Video Chess is a video game released by Atari in 1979 for the Atari 2600, based on the rules of chess. The game was developed by Larry Wagner (AI) and Bob Whitehead. The box art of the first production run of the Atari Video Computer System (or VCS, later known as the Atari 2600) featured a chess piece, even though Atari at the time was not contemplating designing a chess game. A man from Florida supposedly sued Atari over the box art; however, in an interview, Video Chess programmer Bob Whitehead said he was not aware of such a lawsuit.
At first, the idea of chess on the Atari 2600 was considered to be impossible due to the limitations of the technology at the time. For example, Atari had to overcome sprite limitations; the Atari 2600 was only capable of displaying three sprites in a row, or six (such as in Space Invaders) with the right programming. The eight-piece-wide standard chess board exceeded this limitation. To rectify this, Bob Whitehead developed a technique known as 'Venetian blinds' where the position of each sprite changes every scan line; this allows for eight or more sprites in a row. Additionally, the concept of bank switching ROMs was invented for earlier prototypes of Video Chess that were larger than four kilobytes in size, however the released version ended up fitting the standard 4K size.
The game is played from an overhead perspective. The player uses an 'x' cursor to select and move pieces, rather than using chess notation. If an attempted move is illegal, a warning sound is made and the move is not made. If the right-most switch is set to A the computer plays as white; setting it to B lets the player play as white. With the left switch, selecting A allows the board to be set as the player pleases, whereas selecting B sets up the board for a regulation chess game.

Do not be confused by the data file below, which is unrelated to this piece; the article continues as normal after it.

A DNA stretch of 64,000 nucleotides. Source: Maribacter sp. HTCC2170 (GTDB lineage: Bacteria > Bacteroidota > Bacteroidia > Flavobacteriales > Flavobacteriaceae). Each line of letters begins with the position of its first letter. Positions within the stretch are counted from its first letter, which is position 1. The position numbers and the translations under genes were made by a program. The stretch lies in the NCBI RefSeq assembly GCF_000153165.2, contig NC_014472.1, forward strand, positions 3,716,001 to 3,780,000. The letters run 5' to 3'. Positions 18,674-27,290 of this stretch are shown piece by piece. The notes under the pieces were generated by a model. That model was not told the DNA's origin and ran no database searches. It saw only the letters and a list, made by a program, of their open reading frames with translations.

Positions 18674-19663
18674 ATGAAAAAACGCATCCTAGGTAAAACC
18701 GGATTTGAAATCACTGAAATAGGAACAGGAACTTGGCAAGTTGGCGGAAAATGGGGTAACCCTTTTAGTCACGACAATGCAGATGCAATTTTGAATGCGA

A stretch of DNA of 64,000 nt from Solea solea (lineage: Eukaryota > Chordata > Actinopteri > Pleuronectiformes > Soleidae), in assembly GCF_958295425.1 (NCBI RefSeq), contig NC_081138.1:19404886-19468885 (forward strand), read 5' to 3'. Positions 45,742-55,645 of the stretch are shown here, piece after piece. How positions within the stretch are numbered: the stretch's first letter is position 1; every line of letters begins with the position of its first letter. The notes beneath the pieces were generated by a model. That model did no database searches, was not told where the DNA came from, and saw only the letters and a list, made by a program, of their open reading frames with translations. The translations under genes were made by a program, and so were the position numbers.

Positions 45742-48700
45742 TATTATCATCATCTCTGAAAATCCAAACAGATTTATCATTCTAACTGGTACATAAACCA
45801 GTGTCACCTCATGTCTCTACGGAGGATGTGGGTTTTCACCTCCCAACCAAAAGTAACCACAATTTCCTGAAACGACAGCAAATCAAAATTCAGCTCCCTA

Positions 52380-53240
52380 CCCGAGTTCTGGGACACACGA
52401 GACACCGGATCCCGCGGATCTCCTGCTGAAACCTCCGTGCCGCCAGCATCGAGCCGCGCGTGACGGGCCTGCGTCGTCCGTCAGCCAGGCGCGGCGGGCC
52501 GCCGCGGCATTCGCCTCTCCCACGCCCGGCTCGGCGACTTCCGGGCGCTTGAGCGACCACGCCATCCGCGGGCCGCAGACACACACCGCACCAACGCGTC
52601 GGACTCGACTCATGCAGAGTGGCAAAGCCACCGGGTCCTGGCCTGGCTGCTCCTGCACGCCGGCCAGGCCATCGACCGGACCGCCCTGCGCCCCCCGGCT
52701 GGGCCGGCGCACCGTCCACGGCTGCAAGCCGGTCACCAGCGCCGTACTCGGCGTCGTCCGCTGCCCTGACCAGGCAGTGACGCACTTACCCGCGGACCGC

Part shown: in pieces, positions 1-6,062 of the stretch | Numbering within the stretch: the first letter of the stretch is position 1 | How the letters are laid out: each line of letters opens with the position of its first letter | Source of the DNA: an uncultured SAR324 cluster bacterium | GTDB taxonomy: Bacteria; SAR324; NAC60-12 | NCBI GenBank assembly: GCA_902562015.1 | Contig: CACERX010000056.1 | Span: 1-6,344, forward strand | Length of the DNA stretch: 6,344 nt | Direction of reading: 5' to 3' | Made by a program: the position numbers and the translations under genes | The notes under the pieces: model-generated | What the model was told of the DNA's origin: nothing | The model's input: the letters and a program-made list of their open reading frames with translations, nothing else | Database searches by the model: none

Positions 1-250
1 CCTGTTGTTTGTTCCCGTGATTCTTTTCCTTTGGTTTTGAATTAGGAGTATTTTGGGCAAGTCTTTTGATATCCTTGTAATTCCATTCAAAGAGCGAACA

There are eight different difficulty levels, with the computer-player taking a variable amount of time to determine its moves for each level. The approximate time length ranges between ten seconds (level 8, for beginners) to ten hours (level 7).
You can control this game easily by using the keyboard of your PC (see the table next to the game). However, for maximum gaming enjoyment, we strongly recommend using a USB joystick that you simply plug into the USB port of your computer. If you do not have a joystick, buy a suitable USB controller in Amazon or in some of your favorite online stores.
Available online emulators:
3 different online emulators are available for Video Chess. These emulators differ not only in the technology they use to emulate old games, but also in support of various game controllers, multiplayer mode, mobile phone touchscreen, emulation speed, absence or presence of embedded ads and in many other parameters. For
maximum gaming enjoyment, it's important to choose the right emulator, because on each PC and in different Internet browsers, the individual emulators behave differently. The basic
features of each emulator available for this game Video Chess are summarized in the following table: